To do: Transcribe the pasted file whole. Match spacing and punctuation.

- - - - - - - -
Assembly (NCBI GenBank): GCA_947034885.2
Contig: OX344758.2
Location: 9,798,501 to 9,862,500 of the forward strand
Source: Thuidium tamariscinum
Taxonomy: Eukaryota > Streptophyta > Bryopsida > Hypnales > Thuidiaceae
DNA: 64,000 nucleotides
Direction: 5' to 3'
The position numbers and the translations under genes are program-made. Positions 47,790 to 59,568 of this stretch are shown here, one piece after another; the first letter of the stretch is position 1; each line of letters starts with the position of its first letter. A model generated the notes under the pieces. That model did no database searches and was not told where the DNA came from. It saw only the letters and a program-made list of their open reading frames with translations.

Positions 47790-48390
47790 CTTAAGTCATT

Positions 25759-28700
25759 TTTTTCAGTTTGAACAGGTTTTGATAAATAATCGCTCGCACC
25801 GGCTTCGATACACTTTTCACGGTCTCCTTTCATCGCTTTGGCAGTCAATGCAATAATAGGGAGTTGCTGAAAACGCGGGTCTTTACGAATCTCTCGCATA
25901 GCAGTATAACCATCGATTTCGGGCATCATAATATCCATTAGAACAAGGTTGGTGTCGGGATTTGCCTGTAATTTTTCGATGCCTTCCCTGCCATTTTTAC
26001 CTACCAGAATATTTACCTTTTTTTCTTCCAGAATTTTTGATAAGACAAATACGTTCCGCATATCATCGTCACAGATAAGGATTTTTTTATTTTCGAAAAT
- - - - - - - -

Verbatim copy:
Assembly (NCBI GenBank): GCA_947034885.2
Contig: OX344758.2
Location: 9,798,501 to 9,862,500 of the forward strand
Source: Thuidium tamariscinum
Taxonomy: Eukaryota > Streptophyta > Bryopsida > Hypnales > Thuidiaceae
DNA: 64,000 nucleotides
Direction: 5' to 3'
The position numbers and the translations under genes are program-made. Positions 47,790 to 59,568 of this stretch are shown here, one piece after another; the first letter of the stretch is position 1; each line of letters starts with the position of its first letter. A model generated the notes under the pieces. That model did no database searches and was not told where the DNA came from. It saw only the letters and a program-made list of their open reading frames with translations.

Positions 47790-48390
47790 CTTAAGTCATT

Positions 25759-28700
25759 TTTTTCAGTTTGAACAGGTTTTGATAAATAATCGCTCGCACC
25801 GGCTTCGATACACTTTTCACGGTCTCCTTTCATCGCTTTGGCAGTCAATGCAATAATAGGGAGTTGCTGAAAACGCGGGTCTTTACGAATCTCTCGCATA
25901 GCAGTATAACCATCGATTTCGGGCATCATAATATCCATTAGAACAAGGTTGGTGTCGGGATTTGCCTGTAATTTTTCGATGCCTTCCCTGCCATTTTTAC
26001 CTACCAGAATATTTACCTTTTTTTCTTCCAGAATTTTTGATAAGACAAATACGTTCCGCATATCATCGTCACAGATAAGGATTTTTTTATTTTCGAAAAT